The Orangerie as model
The "Green Pavilion" replaces the previous lecture room and the three glasshouses next to the tropical building. The recessed building forms a generous forecourt to the lane, where the pot plant collection is presented during the warm season. About 240 events take place annually in the "Green Pavilion". The plants – as reference of the location and thematic anchor point of a contemporary mediation activity – swathe the fully glazed structure in green clothing.
A wooden supporting structure forms the framework of the pavilion. Vine and climbing plants grow upwards along wire ropes around the pavilion. They deck out the building in a green robe and provide privacy and cool shadows when it is warm. Rainwater is retained for a long time on the roof by a specially made natural rubber lining and thick layer of earth. Consequently, domestic orchids can be watered naturally in an optimal cycle of water and moisture and the excess water supplied to the surrounding flower beds. On the inside, a cube formed by wall cupboards divides the open space into lobby, main room and storeroom zones. Curtains as inner garment vary the permeability of the façade and organise the multifunctional uses as course room, lecture hall, foyer, event location, workroom and storeroom. The building is of course air-conditioned. The room-high, grid ventilation shutters ensure ideal ventilation and cooling when opened diagonally. When combined with the façade greening, summer heat protection can be guaranteed without active cooling.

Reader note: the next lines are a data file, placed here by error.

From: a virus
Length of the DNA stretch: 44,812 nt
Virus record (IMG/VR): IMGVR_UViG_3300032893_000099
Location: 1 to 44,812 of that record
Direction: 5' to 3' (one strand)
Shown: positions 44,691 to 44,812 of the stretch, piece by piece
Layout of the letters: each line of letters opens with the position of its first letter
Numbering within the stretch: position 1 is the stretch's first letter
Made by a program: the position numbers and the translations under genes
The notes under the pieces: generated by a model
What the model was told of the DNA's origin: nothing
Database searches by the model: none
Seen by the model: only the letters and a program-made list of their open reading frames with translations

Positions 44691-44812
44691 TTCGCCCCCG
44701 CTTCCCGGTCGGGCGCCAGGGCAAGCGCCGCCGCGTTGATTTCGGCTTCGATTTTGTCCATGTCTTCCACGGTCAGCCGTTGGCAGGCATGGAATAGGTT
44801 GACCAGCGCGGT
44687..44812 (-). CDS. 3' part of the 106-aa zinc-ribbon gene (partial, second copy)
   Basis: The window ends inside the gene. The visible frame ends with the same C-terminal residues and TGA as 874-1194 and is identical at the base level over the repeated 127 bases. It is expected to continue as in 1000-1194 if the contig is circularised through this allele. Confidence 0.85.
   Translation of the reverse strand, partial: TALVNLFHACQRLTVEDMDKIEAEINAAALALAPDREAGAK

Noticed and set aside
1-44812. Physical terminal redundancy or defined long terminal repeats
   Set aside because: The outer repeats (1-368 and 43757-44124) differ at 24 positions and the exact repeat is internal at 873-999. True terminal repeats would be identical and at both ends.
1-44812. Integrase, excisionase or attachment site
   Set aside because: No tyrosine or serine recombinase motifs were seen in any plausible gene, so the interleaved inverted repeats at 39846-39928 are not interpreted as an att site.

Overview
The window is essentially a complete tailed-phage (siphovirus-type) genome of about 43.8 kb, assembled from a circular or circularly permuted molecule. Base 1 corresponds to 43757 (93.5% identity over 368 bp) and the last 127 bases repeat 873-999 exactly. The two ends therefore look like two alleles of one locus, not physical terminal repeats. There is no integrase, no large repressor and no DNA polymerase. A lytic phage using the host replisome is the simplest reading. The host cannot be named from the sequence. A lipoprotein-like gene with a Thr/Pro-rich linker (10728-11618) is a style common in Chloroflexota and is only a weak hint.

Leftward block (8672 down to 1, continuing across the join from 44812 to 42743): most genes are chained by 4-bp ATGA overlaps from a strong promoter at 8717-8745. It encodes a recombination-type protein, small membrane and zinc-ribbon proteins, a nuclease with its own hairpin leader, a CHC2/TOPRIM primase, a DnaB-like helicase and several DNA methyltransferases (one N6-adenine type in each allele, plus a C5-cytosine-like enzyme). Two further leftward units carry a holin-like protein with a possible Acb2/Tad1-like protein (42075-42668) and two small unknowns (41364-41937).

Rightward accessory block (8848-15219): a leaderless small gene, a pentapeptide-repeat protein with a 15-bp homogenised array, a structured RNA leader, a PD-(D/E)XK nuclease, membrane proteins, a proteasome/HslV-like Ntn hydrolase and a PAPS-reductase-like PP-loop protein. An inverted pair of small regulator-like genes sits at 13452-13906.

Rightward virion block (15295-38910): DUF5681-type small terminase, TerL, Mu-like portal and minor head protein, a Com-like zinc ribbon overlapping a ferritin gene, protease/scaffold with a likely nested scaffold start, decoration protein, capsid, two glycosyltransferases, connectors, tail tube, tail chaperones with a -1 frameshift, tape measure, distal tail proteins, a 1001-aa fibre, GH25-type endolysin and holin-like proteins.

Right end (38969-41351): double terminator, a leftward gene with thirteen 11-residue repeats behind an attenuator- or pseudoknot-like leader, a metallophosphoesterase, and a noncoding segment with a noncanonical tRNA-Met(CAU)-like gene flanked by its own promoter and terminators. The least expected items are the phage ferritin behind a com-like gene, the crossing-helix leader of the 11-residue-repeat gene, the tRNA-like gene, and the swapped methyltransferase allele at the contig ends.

Domestic materials, regional handicraft
The wooden frame of the pavilion is made of regional spruce. The surfaces were soaped, using a traditional Norwegian handicraft procedure to protect them against the elements for as long as possible. The floor is made of a sealed, ground concrete slab. The concrete and wood absorb the sun's warmth, store it and release the energy slowly at night. The ceiling lights were custom made in Gossau, Switzerland. Wherever possible, domestic materials and regional companies were employed.